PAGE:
After a prolonged absence and major changes in her life, Isobel Campbell returns with her freest, finest album yet in There Is No Other, released 31st January 2020 via Cooking Vinyl. Thirteen tracks of hook-driven melody across a wide spectrum of subtle, alluring arrangements and moods, from intense to mysterious to carefree, topped by her trademark gorgeous soft-spun voice. Campbell has shared a video for the LP's lead track “Ant Life” directed by Mike Aho (Bonnie Prince Billy, Grandaddy, Royal Trux), which can be viewed HERE, and announced a run of UK and European live shows to support the release. Dates/info below:
“One word I had in mind for this record was ‘psychedelic’, Campbell says. “A dreamy, otherworldly feel.” Take the lead single, ‘Ant Life’; shimmering folk-pop with woozy synths over a metronomic pulse with decorative handclaps. Or the forthcoming second single ‘Hey World’, a silken southern-soul odyssey that builds to a soaring, gospely climax. Subconsciously or otherwise, each song acknowledges the different paths that Campbell has travelled down the years: the twists and turns, various guises and collaborations. There Is No Other is also a very grown-up record; a life has been lived. She’s not a 19-year old ingénue anymore.
That was Campbell’s age when she first emerged, as a founder member of indie royalty Belle & Sebastian. Going solo in 1999, she called herself The Gentle Waves for two dream-folk albums before two more expansive records under her own name. But it’s 14 years since her last solo album, and Campbell’s much better known for the trio of albums (2006-2010) of brooding torchy Americana she made with America’s favourite grizzly crooner Mark Lanegan – a Beauty and the Beast scenario turned on its head since Beauty was calling the shots.
Campbell subsequently moved from Glasgow to Los Angeles, got married to studio engineer Chris Szczech and got down to making There Is No Other. But whilst she has fought fiercely to control her own destiny, she’s met resistance from outside forces, most notably the label/legal complications that has held up the album for over three years.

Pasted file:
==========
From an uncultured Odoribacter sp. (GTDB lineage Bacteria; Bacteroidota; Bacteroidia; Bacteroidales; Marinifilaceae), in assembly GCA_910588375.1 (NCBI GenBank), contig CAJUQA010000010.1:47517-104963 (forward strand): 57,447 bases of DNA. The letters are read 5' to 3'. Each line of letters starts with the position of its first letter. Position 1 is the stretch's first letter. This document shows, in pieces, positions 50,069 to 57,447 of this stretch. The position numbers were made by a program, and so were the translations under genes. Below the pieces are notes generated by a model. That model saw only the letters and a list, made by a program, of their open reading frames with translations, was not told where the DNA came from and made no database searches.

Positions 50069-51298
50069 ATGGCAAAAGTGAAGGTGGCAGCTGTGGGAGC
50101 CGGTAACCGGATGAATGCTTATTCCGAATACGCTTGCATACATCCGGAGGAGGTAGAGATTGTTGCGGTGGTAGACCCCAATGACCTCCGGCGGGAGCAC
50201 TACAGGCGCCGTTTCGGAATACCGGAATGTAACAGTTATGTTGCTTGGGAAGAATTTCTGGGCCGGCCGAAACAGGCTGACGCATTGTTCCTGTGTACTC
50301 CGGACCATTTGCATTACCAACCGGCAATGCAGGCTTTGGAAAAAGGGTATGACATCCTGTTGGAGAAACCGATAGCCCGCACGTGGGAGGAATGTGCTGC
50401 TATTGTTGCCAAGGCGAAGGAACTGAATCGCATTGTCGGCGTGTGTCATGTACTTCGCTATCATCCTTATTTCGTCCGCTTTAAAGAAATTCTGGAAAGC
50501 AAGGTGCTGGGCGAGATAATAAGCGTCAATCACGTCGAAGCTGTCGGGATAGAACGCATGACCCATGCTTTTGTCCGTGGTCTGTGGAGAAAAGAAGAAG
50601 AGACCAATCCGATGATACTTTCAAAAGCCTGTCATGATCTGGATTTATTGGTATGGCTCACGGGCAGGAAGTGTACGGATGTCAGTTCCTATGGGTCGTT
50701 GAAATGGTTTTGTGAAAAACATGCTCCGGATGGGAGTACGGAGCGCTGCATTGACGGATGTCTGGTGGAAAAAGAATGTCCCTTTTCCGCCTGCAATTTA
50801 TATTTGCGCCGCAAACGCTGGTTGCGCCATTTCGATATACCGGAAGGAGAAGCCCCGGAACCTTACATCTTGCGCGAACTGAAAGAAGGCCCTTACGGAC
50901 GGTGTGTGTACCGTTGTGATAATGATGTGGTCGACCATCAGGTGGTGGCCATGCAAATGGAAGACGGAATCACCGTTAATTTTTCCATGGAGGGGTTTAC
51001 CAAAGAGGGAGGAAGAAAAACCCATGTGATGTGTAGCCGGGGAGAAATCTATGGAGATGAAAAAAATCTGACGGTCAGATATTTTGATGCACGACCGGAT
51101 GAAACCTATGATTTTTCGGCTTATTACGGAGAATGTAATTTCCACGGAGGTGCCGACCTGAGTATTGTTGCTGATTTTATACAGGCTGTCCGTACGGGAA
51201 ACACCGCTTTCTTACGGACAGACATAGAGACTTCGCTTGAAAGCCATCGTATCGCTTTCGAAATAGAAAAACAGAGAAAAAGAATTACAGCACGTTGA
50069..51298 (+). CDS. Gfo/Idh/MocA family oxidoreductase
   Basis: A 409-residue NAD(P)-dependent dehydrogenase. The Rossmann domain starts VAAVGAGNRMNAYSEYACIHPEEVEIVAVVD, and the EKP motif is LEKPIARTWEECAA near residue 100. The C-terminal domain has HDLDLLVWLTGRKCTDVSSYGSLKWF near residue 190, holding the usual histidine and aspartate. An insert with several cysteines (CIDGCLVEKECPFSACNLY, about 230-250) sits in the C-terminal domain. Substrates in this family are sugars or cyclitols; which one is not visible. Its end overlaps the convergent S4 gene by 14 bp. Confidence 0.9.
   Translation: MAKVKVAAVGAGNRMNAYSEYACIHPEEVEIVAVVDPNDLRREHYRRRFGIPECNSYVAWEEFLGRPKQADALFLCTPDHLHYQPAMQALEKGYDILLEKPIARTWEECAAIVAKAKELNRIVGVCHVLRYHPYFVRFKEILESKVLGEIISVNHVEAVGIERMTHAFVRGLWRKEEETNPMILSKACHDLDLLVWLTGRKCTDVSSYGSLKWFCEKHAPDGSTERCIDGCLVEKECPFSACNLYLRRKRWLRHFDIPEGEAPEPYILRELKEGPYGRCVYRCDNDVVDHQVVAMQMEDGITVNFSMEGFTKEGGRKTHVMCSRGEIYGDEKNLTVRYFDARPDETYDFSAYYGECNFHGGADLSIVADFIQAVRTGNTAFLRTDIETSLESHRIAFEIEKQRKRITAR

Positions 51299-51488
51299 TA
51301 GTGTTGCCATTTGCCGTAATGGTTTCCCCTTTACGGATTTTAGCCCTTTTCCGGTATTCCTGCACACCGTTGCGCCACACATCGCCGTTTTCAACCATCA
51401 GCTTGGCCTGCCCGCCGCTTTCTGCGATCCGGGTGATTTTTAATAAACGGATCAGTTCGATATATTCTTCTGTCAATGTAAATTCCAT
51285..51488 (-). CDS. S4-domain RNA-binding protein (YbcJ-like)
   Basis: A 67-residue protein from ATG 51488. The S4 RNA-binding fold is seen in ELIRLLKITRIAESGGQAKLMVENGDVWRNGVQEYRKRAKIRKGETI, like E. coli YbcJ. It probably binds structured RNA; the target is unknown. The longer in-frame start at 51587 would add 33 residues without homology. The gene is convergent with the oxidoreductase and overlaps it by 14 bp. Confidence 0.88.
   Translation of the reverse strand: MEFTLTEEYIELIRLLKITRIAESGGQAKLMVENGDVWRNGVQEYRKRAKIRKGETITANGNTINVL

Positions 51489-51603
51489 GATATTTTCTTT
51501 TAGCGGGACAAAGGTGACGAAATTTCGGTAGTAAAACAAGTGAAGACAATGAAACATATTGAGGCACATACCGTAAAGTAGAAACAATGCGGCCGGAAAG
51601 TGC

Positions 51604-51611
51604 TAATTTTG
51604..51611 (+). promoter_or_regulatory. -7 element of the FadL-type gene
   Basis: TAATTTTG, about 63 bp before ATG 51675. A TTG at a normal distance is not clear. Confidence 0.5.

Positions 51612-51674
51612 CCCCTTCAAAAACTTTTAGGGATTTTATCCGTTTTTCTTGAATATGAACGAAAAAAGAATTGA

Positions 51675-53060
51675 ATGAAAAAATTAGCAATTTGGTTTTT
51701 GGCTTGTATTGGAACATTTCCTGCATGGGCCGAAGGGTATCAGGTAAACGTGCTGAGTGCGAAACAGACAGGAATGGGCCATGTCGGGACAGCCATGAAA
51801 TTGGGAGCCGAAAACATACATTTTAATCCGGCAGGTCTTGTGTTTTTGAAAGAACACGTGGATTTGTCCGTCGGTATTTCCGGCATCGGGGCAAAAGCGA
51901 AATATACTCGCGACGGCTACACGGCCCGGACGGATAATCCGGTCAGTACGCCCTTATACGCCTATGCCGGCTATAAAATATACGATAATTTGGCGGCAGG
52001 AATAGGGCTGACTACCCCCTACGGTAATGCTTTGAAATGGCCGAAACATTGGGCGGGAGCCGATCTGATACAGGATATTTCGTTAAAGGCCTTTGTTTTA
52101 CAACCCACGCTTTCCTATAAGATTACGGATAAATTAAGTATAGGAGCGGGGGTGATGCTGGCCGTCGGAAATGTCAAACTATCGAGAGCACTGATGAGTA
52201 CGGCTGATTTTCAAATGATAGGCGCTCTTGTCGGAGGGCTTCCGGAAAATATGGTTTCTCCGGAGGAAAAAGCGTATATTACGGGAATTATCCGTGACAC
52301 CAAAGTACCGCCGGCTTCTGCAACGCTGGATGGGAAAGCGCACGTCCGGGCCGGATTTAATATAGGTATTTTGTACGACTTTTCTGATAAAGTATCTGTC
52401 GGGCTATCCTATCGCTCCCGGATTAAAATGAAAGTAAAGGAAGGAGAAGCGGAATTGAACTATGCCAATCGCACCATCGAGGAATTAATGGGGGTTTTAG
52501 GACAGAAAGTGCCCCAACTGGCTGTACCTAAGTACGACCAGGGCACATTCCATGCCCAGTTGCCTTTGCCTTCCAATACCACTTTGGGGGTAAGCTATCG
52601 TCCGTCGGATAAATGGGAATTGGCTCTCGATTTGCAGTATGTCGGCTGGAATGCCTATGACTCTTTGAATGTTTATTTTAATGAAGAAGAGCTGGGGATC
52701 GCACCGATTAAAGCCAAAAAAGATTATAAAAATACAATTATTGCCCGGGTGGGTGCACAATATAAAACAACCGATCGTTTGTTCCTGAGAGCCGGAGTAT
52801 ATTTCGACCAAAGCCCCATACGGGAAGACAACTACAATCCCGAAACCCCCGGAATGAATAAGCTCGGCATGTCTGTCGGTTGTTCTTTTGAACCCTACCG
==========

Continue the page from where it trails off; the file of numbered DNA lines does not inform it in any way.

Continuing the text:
A new label deal for Campbell in 2014 heralded a new beginning and the start of a brilliant adventure. The couple criss-crossed America several times, with their two dogs, recording in locations from an insurance office in Syracuse and a wooden cabin in the Catskills to more traditional Mant Studios in LA, mostly on their own but sometimes calling on a few pals: guitarist Jim McCulloch (Soup Dragons) and keyboardist Dave McGowan (Teenage Fanclub), plus Elijah Thomson (Father John Misty, Everest) and multi-instrumentalist Nina Violet (Willy Mason, Evan Dando, Marissa Nadler).
But when her record label suddenly closed; it took Campbell a year to take back the rights to her album, another year before she signed to UK indie Cooking Vinyl and a further year before all legalities were cleared and schedules organised. “It felt like I’d retired,” Campbell sighs. “Or I was in prison. To be told I could not release the record completely broke me and I started questioning everything, feeling very reluctant and shying away from everything. But if you’re lucky to live long enough, there are always going to be peaks and troughs.”
But here’s the album at last, taking the name There Is No Other from an ancient Mayan greeting that Campbell discovered while embracing the art of meditation - a mindful way to take away stress. Several tracks chime with the album title, such as ‘Rainbow’, a blend of dreamy bossa nova and crunchy electro-rhythms, to address respecting other people, the exquisitely sparse ‘Just For Today’ inspired by the five precepts of Japanese Reiki, and the swooning, country-soulful ‘The Heart Of It All’. “We’re living in such divisive fear-mongering and intense times that it feels good to focus on healing and the underlying unity of all things,” she says.
There Is No Other reverberates with other themes too, such as Campbell’s new home in America, which inspired the album’s bittersweet intro ‘City Of Angels’. “Los Angeles is such a weird and wonderful place, seductive yet overwhelming,” she notes. Vibraphone and strings underline ‘Boulevard’, Campbell’s reaction to LA’s homeless crisis and rich/poor divide. ‘Ant Life’ finds her recoiling from the hectic pace of life in US cities, from its malls to the highways: “All over, in fact, I’m exceedingly slow. My whole life, I’ve wondered, what’s the rush?”
Fortunately, America has been life-affirming too. Such as on the autumnal ‘Counting Fireflies’ and the album’s sole cover version, Tom Petty’s ‘Runnin’ Down A Dream’, the signature guitar part replaced by a gently throbbing synth, the lyrics perfect for Campbell and Szczech’s cross-country travels, “Workin' on a mystery, goin' wherever it leads.”